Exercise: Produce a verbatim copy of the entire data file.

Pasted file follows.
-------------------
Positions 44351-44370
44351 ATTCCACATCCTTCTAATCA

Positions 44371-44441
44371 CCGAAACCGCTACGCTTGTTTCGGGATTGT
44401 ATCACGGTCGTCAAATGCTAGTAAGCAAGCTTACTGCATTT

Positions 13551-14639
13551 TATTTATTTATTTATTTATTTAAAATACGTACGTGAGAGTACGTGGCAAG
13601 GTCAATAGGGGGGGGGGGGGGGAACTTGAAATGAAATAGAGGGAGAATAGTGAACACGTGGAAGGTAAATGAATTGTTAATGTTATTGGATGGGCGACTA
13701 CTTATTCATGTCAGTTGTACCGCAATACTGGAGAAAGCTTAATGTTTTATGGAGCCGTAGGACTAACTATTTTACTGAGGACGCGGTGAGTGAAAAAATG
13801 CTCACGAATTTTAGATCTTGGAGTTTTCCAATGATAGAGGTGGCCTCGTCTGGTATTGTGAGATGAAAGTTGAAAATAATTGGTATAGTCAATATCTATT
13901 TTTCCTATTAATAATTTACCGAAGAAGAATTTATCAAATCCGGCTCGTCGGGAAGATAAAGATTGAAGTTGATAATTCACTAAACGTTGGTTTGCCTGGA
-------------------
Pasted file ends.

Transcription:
Positions 44351-44370
44351 ATTCCACATCCTTCTAATCA

Positions 44371-44441
44371 CCGAAACCGCTACGCTTGTTTCGGGATTGT
44401 ATCACGGTCGTCAAATGCTAGTAAGCAAGCTTACTGCATTT

Positions 13551-14639
13551 TATTTATTTATTTATTTATTTAAAATACGTACGTGAGAGTACGTGGCAAG
13601 GTCAATAGGGGGGGGGGGGGGGAACTTGAAATGAAATAGAGGGAGAATAGTGAACACGTGGAAGGTAAATGAATTGTTAATGTTATTGGATGGGCGACTA
13701 CTTATTCATGTCAGTTGTACCGCAATACTGGAGAAAGCTTAATGTTTTATGGAGCCGTAGGACTAACTATTTTACTGAGGACGCGGTGAGTGAAAAAATG
13801 CTCACGAATTTTAGATCTTGGAGTTTTCCAATGATAGAGGTGGCCTCGTCTGGTATTGTGAGATGAAAGTTGAAAATAATTGGTATAGTCAATATCTATT
13901 TTTCCTATTAATAATTTACCGAAGAAGAATTTATCAAATCCGGCTCGTCGGGAAGATAAAGATTGAAGTTGATAATTCACTAAACGTTGGTTTGCCTGGA